Some wait for an event, like a wedding or funeral to have interaction again, and then act as though nothing happened, never discussing the incident that brought it all on, never clearing the air.

You probably gather that I am ot a fan of the silent treatment.

Judi's avatar

Person A and her bully buddies are a bunch of imature brats. this is just plain cruel.

marinelife's avatar

Totally Person A. That is a ridiculous thing to do.

blueiiznh's avatar

Person A acting in a passive aggressive fashion for whatever reason and for whatever length is plain wrong and hurtful.
I do not blame Person B for being silent, but this kind of behavior is not professional for a work place.
Whoever it matters to should take action.
Person B to state it was hurtful and see where it goes.
Person A to apologize for actions and try to remedy it.

It sounds like Person B has dealt with it and has let it go, so to me it is up to Person A to stop acting like a passive aggressive fool.

JLeslie's avatar

I wasn’t clear about the specific situation at hand. Person A has to do it, because she is the fuckhead who started it. B obviously would not risk rejection.

JLeslie's avatar

I have been person B and it never works making the first move from what I have experienced. It is impossible for person B to know when person A is either over their anger or their caddiness. B apologyzing or trying to clear the air means A feels more powerful, and they are already on a power trip.

If it was just a few hours or days of silence between friends or family, it doesn’t matter who makes the move, but when it is years of someone being hateful for no reason, B cannot have any idea how A will react, and A has already proven to be beyond mean. It is A who needs to show she wants things to be different, and that she herself has changed.

wundayatta's avatar

What was the “slight misunderstanding?”

linguaphile's avatar

@wundayatta Person B was a new employee—during her first week on the job, she was asked by her boss to do a task that she happened to be a natural at, had done before and did it very well. Nobody had told her that Person A was the usual person to do the task, and wasn’t good at it.
My perspective- it was a basic “old guard” vs. “newbie” conflict, except the boss was the one who threw the newbie, unaware, into the fire and left her to take the blame. 3 months later, Person B did try to give the task back and explained she didn’t know, but it was ‘too late.’
Thanks for all your input—I appreciate the different perspectives, not just for work but for myself too!

Trojans40's avatar

Is that the same concept of the New kicking out the Old?

Kardamom's avatar

Now that we know exactly what happened, I would have to say that person A is a horrible, petty and cruel person and is the one who needs to do all of the apologizing. Privately and publicly. The boss, probably should have apologized too (unless he’s too stupid to see what has been going on for the last 5 years). The boss was kind of an idiot, not to let person A know what he was going to try out. He humiliated person A, and then threw person B under the bus. He’s guillty in this situation too. If he’s still there, maybe someone close to him/her could explain how horrible this situation is.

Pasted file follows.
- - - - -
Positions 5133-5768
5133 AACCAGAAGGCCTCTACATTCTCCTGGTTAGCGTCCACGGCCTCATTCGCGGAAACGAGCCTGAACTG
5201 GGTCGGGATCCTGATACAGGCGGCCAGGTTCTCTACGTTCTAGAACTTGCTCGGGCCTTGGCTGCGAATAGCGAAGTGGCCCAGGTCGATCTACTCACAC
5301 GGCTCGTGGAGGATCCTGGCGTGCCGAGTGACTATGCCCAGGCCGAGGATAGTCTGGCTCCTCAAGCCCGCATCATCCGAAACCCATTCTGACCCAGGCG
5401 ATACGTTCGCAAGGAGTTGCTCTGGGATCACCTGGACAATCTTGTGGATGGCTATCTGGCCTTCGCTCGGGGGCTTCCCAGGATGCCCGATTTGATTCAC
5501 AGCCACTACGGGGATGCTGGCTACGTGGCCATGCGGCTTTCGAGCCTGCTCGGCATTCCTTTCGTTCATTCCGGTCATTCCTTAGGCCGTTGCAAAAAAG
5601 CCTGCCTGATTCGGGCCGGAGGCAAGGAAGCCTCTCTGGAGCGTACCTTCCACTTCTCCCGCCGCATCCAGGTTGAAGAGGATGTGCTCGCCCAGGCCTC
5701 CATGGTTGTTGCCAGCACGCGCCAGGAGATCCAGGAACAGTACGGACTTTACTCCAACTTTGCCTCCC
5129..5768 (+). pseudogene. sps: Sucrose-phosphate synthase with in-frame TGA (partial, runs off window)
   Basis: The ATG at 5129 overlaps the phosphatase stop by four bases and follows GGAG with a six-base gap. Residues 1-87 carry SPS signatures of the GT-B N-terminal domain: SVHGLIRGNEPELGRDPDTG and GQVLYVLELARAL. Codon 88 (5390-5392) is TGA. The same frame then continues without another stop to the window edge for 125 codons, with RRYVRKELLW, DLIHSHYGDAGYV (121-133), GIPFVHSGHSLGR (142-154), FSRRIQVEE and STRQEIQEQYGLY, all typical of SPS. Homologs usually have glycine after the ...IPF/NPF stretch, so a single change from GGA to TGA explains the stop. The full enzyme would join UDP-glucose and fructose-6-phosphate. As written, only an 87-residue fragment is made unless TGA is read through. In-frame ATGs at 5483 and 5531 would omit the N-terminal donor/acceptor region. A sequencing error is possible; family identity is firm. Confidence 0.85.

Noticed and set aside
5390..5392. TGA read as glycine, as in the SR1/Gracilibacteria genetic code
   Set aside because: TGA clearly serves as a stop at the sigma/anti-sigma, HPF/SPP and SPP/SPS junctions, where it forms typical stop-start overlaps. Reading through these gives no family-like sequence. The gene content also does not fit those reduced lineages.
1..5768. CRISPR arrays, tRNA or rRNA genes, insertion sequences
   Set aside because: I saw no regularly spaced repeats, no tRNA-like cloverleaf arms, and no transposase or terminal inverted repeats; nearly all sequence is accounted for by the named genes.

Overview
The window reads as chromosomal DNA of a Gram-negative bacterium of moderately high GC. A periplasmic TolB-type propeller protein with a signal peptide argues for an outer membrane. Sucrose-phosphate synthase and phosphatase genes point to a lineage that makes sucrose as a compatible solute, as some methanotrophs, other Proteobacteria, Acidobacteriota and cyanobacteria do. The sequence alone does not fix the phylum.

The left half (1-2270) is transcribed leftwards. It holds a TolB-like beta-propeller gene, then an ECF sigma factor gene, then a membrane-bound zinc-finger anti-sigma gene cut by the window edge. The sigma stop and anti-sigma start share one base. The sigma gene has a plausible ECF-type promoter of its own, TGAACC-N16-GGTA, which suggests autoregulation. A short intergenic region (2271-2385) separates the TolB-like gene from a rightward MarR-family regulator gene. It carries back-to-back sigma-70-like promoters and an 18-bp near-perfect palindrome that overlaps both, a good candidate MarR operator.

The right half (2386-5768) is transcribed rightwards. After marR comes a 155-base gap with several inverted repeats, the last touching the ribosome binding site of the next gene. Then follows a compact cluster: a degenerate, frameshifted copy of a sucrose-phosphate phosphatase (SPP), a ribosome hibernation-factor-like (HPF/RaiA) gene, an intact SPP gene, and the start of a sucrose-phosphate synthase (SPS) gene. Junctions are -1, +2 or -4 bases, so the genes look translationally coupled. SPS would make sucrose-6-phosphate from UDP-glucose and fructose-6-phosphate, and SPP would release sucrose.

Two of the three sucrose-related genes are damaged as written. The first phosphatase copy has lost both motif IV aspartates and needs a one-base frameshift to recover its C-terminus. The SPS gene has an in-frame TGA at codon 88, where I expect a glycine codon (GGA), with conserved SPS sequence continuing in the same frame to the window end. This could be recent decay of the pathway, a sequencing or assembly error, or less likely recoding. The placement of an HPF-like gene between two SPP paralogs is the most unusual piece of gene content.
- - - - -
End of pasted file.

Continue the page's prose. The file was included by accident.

After all of this time, person B probably has absolutely no respect for person B, and even though person A needs to apologize big time (and should also explain the whole situation to her bully friends) it’s not likely that person B is going to truly accept the apology. Too much damage has been done to her. The reason why person B didn’t say anything, is because she is a professional, and she didn’t want to make the situation worse by bitching about it. She was completely innocent and got screwed because she happened to have a particular skill.

blueiiznh's avatar

I agree with what @Kardamom stated. It is fairly childish to think you can know everything. To do that because the newbie came in and was able to accomplish something that you could not is very unprofessional.
This however happens so much in business and I find it deplorable. That is far from woorking as a team of people and in fact is working against them.
Ugggg, I so dislike it when people are like this in personal or business settings.

linguaphile's avatar

@Trojan40—not in this situation. “New kicking out the old” would be the new person bumped the old person aside on purpose or competed for the job and won. I like how @Kardamom put it: the boss humiliated one person and threw the other under the bus. I never thought about the boss being the one who should have the responsibility-
I agree- too many workplaces have situations like this and it’s too bad because I’ve learned that MOST people have a nice and friendly side, just situations often come in between people that prevent them from being willing to open up again.

Pied_Pfeffer's avatar

Thank you for sharing the details of the situation. It sounds like Person A may be showing a sign of maturity by asking your opinion on what to do. Personally, I would encourage her to make the first move and to accept it gracefully if she is met by resistance.

ninjacolin's avatar

The person who thinks the dishes should be done should always be the one to do the dishes.

Mantralantis's avatar

Hey, I know, what if ‘Person C’ makes the surprising first move. That’d be a nifty twist, huh?

Hey now, ‘Person C’ could be anyone – another friend, a family member, a camp counselor. Heck, even a mime can possibly do it. Just about anyone could be the hero. Of course, if it does, in fact, still matter. Making amends, that is. Yep.